Russia is genuinely concerned that America is losing it in Afghanistan

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Russia is genuinely concerned that America is losing it in Afghanistan

Russia is worried that a NATO and America pull out in Afghanistan will leave Moscow alone, as it tries to stop the spread of Islamic militants into Central Asia and even Russia itself.

Russia is allowing US military equipment destined for Afghanistan to pass through Russian airspace without charging a transit fee, thereby saving the Pentagon an estimated $133 million per year. Some in Washington and other Western capitals hope Moscow’s stance is a harbinger of broader US-Russian cooperation to come, especially on Iran. But others suspect the Kremlin has ulterior motives, wanting to trade cooperation on the Afghan re-supply effort for American acquiescence to a controlling role for Russia in the Caucasus and Central Asia.

So what will Russian-American cooperation on Afghanistan actually lead to--greater Russian cooperation with America and the West, or greater Russian efforts to take advantage of American and Western geostrategic vulnerabilities? The answer, in my view, is: neither.

Recent Russian press commentary about developments in Afghanistan indicates that Moscow is increasingly fearful that the US and NATO will withdraw from Afghanistan, thus leaving Moscow alone, as it tries to stop the spread of Islamic militants into Central Asia and even Russia itself.

It also reveals that Russian cooperation on Afghanistan does not appear likely to result in Moscow’s support for American and Western policies in other areas, in particular on the issue of Iran’s nuclear program.

Far from seeing US/NATO problems in Afghanistan as an opportunity to increase Russian influence in Central Asia, Russian officials and commentators see the increasing difficulties that American and NATO troops are facing on the ground as a threat to Russian interests in Central Asia.

A hasty American exit from Afghanistan could open the way for a doomsday scenario for Central Asia, warned Russia’s Permanent Representative to NATO, Dmitry Rogozin, in a statement carried September 7 by the Itar-Tass news agency. Russia must consider the possibility that "NATO will quickly pack up and run from Afghanistan, and we will get a real problem -- the boorish Taliban that has grown both quantitatively and qualitatively," Rogozin cautioned.

In a subsequent statement reported by Itar-Tass on September 18, Rogozin noted that while Russia won’t send soldiers to Afghanistan again,
... Quote:
If NATO fails and leaves Afghanistan, [its] neighbors and us will witness a catastrophe: The Taliban and other religious extremists will be inspired by their success and spread in every direction, including Central Asia and our [i.e. Russia’s] Caucasus.
Far from expressing self-confidence about Russia being a great power intent on taking advantage of a quagmire in Afghanistan, statements such as these constitute a frank admission that the American and Western military presence in Afghanistan is protecting Russian security interests. Moscow’s support for the continued US/NATO presence in Afghanistan appears to be motivated more by fear than by hubris on the Kremlin’s part.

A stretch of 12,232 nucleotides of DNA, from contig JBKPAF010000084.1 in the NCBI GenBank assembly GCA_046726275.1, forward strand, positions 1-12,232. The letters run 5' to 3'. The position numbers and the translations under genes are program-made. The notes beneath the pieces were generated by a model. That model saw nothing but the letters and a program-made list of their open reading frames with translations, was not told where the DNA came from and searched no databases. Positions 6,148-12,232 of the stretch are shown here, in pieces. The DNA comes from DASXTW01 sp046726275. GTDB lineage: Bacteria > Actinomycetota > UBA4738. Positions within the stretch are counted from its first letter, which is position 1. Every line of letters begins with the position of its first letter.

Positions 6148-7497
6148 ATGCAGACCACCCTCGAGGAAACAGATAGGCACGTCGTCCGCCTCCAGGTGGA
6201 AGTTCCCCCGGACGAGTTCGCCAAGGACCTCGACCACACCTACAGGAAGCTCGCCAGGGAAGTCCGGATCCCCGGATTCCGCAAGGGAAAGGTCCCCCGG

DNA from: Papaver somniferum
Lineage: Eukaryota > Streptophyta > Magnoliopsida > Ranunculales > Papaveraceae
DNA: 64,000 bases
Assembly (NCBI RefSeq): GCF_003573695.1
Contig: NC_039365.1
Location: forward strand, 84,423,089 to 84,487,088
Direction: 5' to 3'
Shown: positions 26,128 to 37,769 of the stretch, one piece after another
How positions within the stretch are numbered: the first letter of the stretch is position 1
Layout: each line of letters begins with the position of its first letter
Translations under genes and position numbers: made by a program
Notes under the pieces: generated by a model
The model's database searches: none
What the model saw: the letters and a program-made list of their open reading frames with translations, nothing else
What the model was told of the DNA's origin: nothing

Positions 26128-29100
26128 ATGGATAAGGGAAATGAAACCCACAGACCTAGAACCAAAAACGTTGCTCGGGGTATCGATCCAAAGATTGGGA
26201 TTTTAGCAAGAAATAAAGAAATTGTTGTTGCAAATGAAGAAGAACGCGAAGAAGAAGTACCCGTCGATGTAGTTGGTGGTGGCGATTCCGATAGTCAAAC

Any policymaker in Washington and other Western capitals who hopes that US-Russian cooperation against the Taliban will foster a similar joint commitment to contain the millennial-minded regime in Iran is fooling themselves. Russia shows little inclination of going along with Washington’s toughening line toward Tehran.

It appears to boil down to a difference of perceptions. Many in the Obama Administration see preventing Iran from acquiring nuclear weapons as being both in Russia’s and the West’s interests. But Moscow doesn’t share that opinion. First, the Kremlin thinks Iran is less of a global threat than Washington does. Second, Moscow has benefited from the status quo, selling arms, nuclear reactors, and other goods to Iran amid the escalation of tension between Tehran and the West.

Moscow fears that any change in current geopolitical conditions -- such as the sudden fall of President Mahmoud Ahmadinejad’s administration, or a rapprochement between the United States and Iran -- would be damaging to Russia’s financial interests in Iran.

Finally, Russian leaders seem to be calculating that if Iran is going to acquire nuclear weapons anyway, the Kremlin has little to gain, and a lot to lose, by joining in a futile Western attempt to prevent Tehran from achieving its goal.

In Moscow, there is optimistic talk about how Afghan cooperation might cause the Obama administration to show greater appreciation for the Kremlin’s priorities, in particular on the matter of Georgian and Ukrainian membership in NATO, as well as on the issue of anti-missile systems in Central Europe.

Such thinking may have even increased following the Obama administration’s decision to cancel the Bush-era anti-missile shield that was to be deployed in the Czech Republic and Poland. In reality, however, Russia’s opinion was not really a factor in Obama’s decision. The Obama administration’s growing concern about the Iranian threat dictated the change.
By netchicken: posted on 29-9-2009

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